SIXTEEN OCCASIONAL POEMS
ON WHAT OCCASSIONED FOREGOING VERSES
Alasdair Gray © 2005
1990 the heads of print workshops in
I used two houses in the winter of 1990-91, one rented from Glasgow District Council, one by the woman I married. That made her home mine too, so I soon had as few as most people.
In April 1994 we went to Galway Literary Festival and enjoyed quiet afternoons in an uncrowded, unhurried pub with many intricate little corners. Blows can never be evaded for long and one will inevitably kill us, but in the snug of that small drinking shop and bedroom of a small hotel I felt that between blows enough peace can exist for life to be good, if addiction to peace is avoided.
people have lived during the twentieth century than in the whole half million
years before it, and more have been violently killed. The largest killings were
in wars started by capitalist empires and by single party dictatorships. After
1950 several states created and maintained by violence ended without violence
destroying them: the British and
The start of the Jewish Genesis and the Christian Saint Johnís Gospel that expands on it have been used by people in authority to suggest that the order of the universe derives from dictatorial words of command: an idea loved by those who want to be obeyed and many who like obeying them. Existential philosophy opposed that by saying the universe that generates us has no order by the order our own minds decide to impose. This view, though perhaps bracing for brave souls trying to change a crushing state of mind or society, may have led to the woolliness of some Postmodern theories. My wee poem suggests order is a pattern unfolded in simultaneous material and mental events, and neither has priority. No doubt this idea too is liable to corruption.†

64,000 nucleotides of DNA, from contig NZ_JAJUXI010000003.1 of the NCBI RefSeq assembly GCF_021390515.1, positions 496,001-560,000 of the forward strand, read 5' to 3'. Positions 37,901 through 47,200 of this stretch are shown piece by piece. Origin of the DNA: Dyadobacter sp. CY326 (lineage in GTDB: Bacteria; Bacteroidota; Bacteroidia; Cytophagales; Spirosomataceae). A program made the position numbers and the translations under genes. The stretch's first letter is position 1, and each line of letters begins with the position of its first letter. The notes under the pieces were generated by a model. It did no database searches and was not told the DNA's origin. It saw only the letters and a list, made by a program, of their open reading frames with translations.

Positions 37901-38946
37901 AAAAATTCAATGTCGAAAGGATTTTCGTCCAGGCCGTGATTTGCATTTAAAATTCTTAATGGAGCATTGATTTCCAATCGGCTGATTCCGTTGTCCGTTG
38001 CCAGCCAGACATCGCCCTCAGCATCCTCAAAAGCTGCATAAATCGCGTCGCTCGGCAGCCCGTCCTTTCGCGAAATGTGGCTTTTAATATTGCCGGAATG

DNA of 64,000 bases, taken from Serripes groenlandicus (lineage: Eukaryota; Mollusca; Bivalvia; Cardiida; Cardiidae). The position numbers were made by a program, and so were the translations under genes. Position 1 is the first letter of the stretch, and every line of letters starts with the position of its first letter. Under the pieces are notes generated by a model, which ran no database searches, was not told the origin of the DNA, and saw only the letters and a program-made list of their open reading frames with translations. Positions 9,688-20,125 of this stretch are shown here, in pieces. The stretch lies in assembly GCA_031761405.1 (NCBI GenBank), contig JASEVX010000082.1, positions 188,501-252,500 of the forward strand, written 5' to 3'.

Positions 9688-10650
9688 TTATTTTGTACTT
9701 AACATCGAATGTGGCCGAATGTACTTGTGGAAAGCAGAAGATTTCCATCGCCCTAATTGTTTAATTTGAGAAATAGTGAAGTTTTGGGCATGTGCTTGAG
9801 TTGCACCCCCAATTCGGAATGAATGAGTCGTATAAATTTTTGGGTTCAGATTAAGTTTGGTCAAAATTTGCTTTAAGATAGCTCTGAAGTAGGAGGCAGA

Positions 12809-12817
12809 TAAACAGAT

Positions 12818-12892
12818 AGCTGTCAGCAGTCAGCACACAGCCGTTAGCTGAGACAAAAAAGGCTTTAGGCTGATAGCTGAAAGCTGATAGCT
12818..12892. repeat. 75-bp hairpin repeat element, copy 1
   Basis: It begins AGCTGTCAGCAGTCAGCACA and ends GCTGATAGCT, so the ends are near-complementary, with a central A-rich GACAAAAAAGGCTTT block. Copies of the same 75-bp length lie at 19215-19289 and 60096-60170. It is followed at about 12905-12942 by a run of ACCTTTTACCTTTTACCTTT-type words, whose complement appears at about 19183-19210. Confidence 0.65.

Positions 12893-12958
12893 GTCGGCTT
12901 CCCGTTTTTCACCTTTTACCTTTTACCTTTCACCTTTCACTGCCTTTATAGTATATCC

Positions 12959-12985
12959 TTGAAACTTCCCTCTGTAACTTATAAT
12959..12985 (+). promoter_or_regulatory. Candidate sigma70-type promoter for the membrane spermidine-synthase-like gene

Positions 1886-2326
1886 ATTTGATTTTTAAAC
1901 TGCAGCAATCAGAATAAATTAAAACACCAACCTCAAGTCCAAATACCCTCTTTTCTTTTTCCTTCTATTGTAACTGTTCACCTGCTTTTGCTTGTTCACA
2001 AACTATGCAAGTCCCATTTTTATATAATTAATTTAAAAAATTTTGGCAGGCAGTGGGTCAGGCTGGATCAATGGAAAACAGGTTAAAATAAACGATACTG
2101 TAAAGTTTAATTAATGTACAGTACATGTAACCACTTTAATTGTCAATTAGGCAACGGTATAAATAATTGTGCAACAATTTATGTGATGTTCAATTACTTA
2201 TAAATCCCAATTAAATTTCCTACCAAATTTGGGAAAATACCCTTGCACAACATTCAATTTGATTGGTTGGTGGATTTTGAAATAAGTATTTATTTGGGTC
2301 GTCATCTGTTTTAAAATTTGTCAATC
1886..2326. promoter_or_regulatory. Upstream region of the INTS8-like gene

1995 I attended a conference about links between visual and verbal art. It was
I remembered Popeís Dunciad. This described fashionable criticism so divorced from common sense that it snuffs out the Word that Saint John said was the light of the mind, thus returning the universe to that earliest state which Jews thought a dark depth and the Greeks a mere chaos.
The first seven lines of this poem are quotations from the start of
Philip Hobsbaum wrote a bitter, funny poem in the voice of someone interviewing an applicant for a teaching job. The applicant is rejected because, though an experienced teacher, he has also written books. My poem ends by paraphrasing the end of Philipís, which uses the conventional phrase ending most business letters in English.††
POEMS 9-15 INCLUSIVE
These seven poems were suggested by the titles and images of prints by Ian McCulloch. They were written in August 1998 for Ianís book of prints, The Artist in His World published by Argyll, of Glendaruel.
TO TOM LEONARD
excepting god as the energy, form, matter of the universe and believing all religious
beliefs are partly true, I dislike the division of god into father, son and holy
ghost: a division I feel too human and masculine, yet also too abstract and theoretical
to imagine. In October 1999 I was delighted to read God the Tree in translations
from the poetry of Rilke. Rilke imagined a sixteenth century Russian monk who
speaks of godís Italian branch having an unusually sunny growth compared with
the Russian branch, which none the less has its own unique growths. The brought